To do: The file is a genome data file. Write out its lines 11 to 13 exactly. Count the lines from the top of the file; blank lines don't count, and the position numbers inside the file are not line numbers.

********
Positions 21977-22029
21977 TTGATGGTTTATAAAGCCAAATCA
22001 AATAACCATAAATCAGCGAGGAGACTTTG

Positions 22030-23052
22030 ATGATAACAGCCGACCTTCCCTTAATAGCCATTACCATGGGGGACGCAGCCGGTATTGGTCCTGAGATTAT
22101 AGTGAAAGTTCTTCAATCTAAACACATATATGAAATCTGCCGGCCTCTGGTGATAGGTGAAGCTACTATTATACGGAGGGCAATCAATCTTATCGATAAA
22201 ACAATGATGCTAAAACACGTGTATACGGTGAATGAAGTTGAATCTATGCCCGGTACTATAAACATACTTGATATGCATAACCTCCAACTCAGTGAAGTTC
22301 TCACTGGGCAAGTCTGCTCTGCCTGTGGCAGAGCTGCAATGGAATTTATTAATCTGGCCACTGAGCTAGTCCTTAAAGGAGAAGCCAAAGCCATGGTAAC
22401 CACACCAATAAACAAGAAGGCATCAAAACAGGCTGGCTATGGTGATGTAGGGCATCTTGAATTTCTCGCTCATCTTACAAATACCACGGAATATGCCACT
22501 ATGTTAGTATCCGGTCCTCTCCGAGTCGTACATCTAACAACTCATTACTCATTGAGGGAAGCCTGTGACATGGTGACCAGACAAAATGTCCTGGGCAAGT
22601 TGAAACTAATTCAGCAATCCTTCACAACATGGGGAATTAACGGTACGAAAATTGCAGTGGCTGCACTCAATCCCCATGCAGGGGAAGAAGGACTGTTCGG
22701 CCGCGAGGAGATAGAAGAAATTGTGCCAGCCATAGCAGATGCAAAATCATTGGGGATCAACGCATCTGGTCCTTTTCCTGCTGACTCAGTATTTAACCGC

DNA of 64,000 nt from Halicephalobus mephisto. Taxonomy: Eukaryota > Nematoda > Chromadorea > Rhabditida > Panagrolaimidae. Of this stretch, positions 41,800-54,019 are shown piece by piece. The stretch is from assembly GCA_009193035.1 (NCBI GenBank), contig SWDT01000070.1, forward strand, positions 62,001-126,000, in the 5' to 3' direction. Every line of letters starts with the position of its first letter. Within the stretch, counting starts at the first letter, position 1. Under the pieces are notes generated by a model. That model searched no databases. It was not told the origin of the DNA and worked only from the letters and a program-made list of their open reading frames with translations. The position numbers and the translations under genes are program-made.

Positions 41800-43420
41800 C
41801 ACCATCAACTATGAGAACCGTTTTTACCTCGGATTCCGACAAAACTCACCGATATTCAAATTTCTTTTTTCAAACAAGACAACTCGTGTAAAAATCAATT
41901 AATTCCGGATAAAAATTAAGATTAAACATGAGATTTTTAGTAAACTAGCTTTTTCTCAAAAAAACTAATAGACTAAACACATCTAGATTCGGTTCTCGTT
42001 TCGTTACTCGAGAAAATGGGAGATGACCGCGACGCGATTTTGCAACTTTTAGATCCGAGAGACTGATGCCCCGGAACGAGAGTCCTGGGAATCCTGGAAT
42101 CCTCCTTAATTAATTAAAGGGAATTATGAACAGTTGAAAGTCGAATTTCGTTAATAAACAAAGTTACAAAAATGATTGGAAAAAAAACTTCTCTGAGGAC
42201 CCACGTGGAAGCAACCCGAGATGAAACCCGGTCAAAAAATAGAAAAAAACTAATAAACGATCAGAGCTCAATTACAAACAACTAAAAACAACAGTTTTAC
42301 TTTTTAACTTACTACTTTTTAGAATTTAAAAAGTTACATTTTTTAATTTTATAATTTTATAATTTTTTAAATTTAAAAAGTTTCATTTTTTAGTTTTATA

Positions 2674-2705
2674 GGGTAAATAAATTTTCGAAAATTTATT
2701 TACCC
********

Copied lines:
22601 TGAAACTAATTCAGCAATCCTTCACAACATGGGGAATTAACGGTACGAAAATTGCAGTGGCTGCACTCAATCCCCATGCAGGGGAAGAAGGACTGTTCGG
22701 CCGCGAGGAGATAGAAGAAATTGTGCCAGCCATAGCAGATGCAAAATCATTGGGGATCAACGCATCTGGTCCTTTTCCTGCTGACTCAGTATTTAACCGC

DNA of 64,000 nt from Halicephalobus mephisto. Taxonomy: Eukaryota > Nematoda > Chromadorea > Rhabditida > Panagrolaimidae. Of this stretch, positions 41,800-54,019 are shown piece by piece. The stretch is from assembly GCA_009193035.1 (NCBI GenBank), contig SWDT01000070.1, forward strand, positions 62,001-126,000, in the 5' to 3' direction. Every line of letters starts with the position of its first letter. Within the stretch, counting starts at the first letter, position 1. Under the pieces are notes generated by a model. That model searched no databases. It was not told the origin of the DNA and worked only from the letters and a program-made list of their open reading frames with translations. The position numbers and the translations under genes are program-made.